I have an interview in number 61 of Tattoo Life, an Italian tattoo magazine. It's my very first interview in print! And check out THAT on the cover!
Scroll down to read the transcribed interview. I'm especially a fan of the first paragraph...
Better scans coming soon...
Who's Who: Sara Antoinette Martin
By Margherita Baleni
Welcome aboard: Sara's imaginary is ready to fly!
An eclectic american artist, versatile and with thousands of artistic sides, Sara Antoinette loves to play with her imaginary, botanical illustrations, religious icons and alchemic symbols all end up in her hat. You want to see what comes out! Flip through these pages and you will be conquered by her fun and original creations on canvas... but not only.
Your influences range from pop to rock, to tattoos, and what else?
I take a lot of influence from folk art (especially mexican folk art), Byzantine icons, and most recently Dutch paintings from the Renaissance. I love botanical illustrations. I'm also really into "symbols" - elements used by the free masons, old alchemy and occult images, and anything else I think look interesting. I like to mix them up and see what comes out. I almost never use a symbol in its traditional form so it takes on a different meaning.
How do you create your works? Do you think pictorial 'collage' is the right definition?
Yeah most people don't realize it , but my work is actually collage. When I start a new paintings, I will make a finished sketch, scan it into the computer and break apart the elements that I want to paint separately. Then I transfer it to Strathmore 500 paper and paint all the elements separately. I will collage it all back together on a piece of wooden panel and add all the patterns and other embellishments.
Has tattoo art had must influence on your work?
Yes. I really love the look of traditional tattoo art. The way the designs are super flat and graphic. Sometimes I even reference the art on my skin to see how something is rendered!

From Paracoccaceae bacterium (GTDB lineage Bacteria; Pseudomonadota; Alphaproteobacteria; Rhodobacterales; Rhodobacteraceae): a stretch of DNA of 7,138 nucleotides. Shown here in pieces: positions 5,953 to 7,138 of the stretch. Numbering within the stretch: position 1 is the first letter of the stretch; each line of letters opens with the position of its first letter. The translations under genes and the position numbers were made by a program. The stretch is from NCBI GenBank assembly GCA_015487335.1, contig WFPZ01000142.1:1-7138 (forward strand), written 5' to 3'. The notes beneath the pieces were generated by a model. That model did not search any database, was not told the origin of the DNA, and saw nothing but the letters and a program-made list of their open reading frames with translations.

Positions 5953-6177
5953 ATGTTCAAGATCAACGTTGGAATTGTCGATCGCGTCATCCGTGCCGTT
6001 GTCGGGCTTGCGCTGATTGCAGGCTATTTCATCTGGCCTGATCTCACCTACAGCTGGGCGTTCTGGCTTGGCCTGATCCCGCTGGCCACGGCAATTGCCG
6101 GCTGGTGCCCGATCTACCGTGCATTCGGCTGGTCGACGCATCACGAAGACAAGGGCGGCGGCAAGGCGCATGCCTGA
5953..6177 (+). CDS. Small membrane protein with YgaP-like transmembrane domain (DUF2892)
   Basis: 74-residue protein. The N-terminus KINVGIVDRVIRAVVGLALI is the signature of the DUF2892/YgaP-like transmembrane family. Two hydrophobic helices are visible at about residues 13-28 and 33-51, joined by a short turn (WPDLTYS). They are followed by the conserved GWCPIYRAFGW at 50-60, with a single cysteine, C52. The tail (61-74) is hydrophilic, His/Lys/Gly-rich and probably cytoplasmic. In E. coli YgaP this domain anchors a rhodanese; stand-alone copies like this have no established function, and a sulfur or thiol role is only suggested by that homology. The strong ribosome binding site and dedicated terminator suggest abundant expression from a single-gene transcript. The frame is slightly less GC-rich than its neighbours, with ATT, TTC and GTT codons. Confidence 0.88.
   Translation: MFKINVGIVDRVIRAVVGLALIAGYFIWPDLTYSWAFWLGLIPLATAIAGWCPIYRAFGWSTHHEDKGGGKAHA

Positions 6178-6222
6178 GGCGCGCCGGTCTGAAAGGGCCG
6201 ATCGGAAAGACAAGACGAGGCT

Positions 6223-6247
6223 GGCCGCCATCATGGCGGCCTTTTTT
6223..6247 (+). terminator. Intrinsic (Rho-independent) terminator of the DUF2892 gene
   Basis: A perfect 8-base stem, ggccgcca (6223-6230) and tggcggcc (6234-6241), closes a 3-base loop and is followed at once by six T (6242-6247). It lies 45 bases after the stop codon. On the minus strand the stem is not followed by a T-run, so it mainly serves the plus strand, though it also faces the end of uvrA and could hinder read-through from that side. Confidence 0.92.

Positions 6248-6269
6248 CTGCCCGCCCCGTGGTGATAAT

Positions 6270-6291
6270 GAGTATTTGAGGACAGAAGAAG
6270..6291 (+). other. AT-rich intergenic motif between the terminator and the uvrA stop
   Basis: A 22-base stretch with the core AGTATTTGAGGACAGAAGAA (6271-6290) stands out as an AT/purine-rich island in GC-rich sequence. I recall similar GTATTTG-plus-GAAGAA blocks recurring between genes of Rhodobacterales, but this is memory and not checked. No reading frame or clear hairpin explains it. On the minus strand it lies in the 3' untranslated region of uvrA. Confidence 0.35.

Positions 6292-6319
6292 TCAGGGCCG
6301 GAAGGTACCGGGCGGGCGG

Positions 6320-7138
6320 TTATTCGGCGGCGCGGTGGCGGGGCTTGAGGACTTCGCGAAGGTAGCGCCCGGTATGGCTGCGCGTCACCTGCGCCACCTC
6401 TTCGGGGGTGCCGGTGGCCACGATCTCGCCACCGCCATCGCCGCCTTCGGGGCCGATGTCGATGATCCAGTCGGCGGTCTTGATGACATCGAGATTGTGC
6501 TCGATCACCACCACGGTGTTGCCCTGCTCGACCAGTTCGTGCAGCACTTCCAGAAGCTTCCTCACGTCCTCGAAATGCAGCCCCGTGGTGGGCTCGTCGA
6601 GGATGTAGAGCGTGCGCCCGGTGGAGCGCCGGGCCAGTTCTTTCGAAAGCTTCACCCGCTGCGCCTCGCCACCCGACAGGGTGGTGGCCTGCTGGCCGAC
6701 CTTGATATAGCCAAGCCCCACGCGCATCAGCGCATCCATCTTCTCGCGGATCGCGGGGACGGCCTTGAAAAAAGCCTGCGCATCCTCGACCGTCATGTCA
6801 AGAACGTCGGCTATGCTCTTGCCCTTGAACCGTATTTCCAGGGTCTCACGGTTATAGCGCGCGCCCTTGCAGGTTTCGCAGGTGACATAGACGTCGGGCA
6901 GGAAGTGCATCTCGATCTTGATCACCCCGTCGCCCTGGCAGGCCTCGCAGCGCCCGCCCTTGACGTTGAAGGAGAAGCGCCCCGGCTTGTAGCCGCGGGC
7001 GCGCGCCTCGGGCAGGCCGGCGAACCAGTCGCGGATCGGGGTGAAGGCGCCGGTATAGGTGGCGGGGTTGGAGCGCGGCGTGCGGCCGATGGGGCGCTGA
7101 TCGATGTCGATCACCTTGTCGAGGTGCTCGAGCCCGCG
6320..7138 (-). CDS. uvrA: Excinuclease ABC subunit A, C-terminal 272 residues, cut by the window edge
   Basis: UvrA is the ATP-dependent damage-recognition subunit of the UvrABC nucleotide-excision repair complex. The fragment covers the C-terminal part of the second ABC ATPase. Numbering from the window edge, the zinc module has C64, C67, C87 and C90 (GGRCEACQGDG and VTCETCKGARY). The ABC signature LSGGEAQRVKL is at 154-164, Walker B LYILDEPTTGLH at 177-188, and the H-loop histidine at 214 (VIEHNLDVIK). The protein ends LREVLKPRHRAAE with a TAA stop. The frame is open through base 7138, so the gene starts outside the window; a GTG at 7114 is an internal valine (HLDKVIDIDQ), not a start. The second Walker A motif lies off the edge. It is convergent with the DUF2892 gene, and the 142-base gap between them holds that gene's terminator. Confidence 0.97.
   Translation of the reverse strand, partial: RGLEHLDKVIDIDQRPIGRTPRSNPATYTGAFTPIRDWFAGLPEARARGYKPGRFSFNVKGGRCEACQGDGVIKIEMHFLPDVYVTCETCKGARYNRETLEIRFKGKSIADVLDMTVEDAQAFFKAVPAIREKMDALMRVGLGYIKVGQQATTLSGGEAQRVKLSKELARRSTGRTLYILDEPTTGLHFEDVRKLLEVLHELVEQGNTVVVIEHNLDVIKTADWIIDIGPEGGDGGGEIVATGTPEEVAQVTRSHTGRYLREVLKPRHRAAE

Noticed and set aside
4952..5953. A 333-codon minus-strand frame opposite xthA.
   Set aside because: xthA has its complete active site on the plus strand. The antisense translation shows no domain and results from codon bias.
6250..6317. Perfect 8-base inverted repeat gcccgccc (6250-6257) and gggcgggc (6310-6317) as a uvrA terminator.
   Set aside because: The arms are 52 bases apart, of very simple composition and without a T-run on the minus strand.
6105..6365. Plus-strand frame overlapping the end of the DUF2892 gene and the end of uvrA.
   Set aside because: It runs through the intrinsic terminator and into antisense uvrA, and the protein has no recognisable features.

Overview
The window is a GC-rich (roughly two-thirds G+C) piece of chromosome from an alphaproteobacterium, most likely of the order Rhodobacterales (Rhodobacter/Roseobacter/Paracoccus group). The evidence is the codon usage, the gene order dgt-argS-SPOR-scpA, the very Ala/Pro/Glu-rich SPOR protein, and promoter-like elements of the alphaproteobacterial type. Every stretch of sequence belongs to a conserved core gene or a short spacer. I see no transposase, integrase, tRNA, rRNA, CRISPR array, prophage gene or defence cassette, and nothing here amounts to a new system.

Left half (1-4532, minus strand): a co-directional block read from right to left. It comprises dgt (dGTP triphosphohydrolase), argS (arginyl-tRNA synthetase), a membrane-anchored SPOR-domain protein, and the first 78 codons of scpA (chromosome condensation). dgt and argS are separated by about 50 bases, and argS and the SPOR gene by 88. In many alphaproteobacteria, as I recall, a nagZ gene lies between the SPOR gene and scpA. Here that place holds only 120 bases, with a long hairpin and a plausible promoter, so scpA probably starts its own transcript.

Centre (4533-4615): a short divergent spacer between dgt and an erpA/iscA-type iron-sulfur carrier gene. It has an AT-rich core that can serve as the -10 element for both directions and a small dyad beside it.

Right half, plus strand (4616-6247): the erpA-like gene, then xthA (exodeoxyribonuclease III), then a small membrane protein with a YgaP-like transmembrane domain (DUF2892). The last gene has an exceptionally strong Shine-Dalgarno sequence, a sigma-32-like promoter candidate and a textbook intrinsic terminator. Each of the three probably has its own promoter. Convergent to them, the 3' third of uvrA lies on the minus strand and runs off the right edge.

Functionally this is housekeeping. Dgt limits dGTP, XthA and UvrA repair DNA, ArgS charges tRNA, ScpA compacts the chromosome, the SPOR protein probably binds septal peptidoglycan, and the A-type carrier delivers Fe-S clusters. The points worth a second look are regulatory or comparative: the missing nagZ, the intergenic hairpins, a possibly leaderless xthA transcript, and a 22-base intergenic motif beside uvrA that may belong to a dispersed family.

And do you have any tattoos?
Yes I have a few on my arms and chest. I have a big one that covers most of my thigh done by Eli Quinters. Its a squid versus a whale under a ship in a thunderstorm. Epic.
Has your style always been like this, or has it gone through an aesthetic or conceptual development?
I am always pushing myself to get better at painting and drawing. I've found myself rendering things more realistically with each painting and I get better at line work with each drawing.
How important is femininity to you and how much does it appear in your work?
Femininity is very important. All of my paintings have an element of femininity, I am a girl after all... I see a lot of female artists today over sexualize childlike waifs and call them empowered with expressing sexuality. I want to paint my ladies with ugly humanity and make it pretty. They are the survivors within us, bearing themselves to the world and sharing their vulnerability.
You have already participated at various artistic and editorial projects. Which were the most important?
They are all important. I try to make each project count, taking one step further until I 'make it'. One of the most importatn would probably be the Chupacabra toy I made with Kidrobot.
Can you describe your picture apathy? Can you describe its symbolic aspects?
My paintings are ment to be open for interpretation. I like to mix up symbols to create new meaning and illustrate and emotion. Sometime I just have 'leftovers' and I'll put them together for purely aestetic reasons. Apathy is proudly indifferent. Keep watch and feel nothing. Detachment is the key to happiness.
Would you like to add anything else for our readers?
I'm in a big deal group show coming up at the Last Rites Gallery in NYC called New Breed, which I am pretty excited about. It you like my work, please find me on the internet! I have plenty of prints available in my webstore.